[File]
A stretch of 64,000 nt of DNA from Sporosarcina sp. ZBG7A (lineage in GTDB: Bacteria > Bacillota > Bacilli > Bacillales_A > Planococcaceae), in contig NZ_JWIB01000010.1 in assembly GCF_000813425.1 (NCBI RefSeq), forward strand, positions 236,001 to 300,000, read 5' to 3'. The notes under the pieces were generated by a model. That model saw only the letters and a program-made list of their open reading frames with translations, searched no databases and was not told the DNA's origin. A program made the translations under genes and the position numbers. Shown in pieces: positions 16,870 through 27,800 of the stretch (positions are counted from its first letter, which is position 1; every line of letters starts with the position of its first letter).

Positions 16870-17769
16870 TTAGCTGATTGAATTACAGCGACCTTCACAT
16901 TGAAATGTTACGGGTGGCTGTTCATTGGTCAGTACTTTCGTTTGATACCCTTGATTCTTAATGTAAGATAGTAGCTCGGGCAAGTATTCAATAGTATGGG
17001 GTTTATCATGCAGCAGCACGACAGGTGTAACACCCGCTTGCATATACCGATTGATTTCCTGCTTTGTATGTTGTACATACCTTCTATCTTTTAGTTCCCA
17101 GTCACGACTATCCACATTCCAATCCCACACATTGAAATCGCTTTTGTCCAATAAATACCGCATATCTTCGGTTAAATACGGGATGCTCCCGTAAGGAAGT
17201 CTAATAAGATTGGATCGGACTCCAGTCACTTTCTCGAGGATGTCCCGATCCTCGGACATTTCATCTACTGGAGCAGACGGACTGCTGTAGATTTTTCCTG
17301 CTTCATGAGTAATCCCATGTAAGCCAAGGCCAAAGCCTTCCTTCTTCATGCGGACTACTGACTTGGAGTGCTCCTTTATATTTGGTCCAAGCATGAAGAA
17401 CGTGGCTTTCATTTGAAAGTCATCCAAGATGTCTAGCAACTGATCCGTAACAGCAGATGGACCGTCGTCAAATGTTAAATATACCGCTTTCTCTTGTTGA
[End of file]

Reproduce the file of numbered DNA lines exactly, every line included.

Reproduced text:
A stretch of 64,000 nt of DNA from Sporosarcina sp. ZBG7A (lineage in GTDB: Bacteria > Bacillota > Bacilli > Bacillales_A > Planococcaceae), in contig NZ_JWIB01000010.1 in assembly GCF_000813425.1 (NCBI RefSeq), forward strand, positions 236,001 to 300,000, read 5' to 3'. The notes under the pieces were generated by a model. That model saw only the letters and a program-made list of their open reading frames with translations, searched no databases and was not told the DNA's origin. A program made the translations under genes and the position numbers. Shown in pieces: positions 16,870 through 27,800 of the stretch (positions are counted from its first letter, which is position 1; every line of letters starts with the position of its first letter).

Positions 16870-17769
16870 TTAGCTGATTGAATTACAGCGACCTTCACAT
16901 TGAAATGTTACGGGTGGCTGTTCATTGGTCAGTACTTTCGTTTGATACCCTTGATTCTTAATGTAAGATAGTAGCTCGGGCAAGTATTCAATAGTATGGG
17001 GTTTATCATGCAGCAGCACGACAGGTGTAACACCCGCTTGCATATACCGATTGATTTCCTGCTTTGTATGTTGTACATACCTTCTATCTTTTAGTTCCCA
17101 GTCACGACTATCCACATTCCAATCCCACACATTGAAATCGCTTTTGTCCAATAAATACCGCATATCTTCGGTTAAATACGGGATGCTCCCGTAAGGAAGT
17201 CTAATAAGATTGGATCGGACTCCAGTCACTTTCTCGAGGATGTCCCGATCCTCGGACATTTCATCTACTGGAGCAGACGGACTGCTGTAGATTTTTCCTG
17301 CTTCATGAGTAATCCCATGTAAGCCAAGGCCAAAGCCTTCCTTCTTCATGCGGACTACTGACTTGGAGTGCTCCTTTATATTTGGTCCAAGCATGAAGAA
17401 CGTGGCTTTCATTTGAAAGTCATCCAAGATGTCTAGCAACTGATCCGTAACAGCAGATGGACCGTCGTCAAATGTTAAATATACCGCTTTCTCTTGTTGA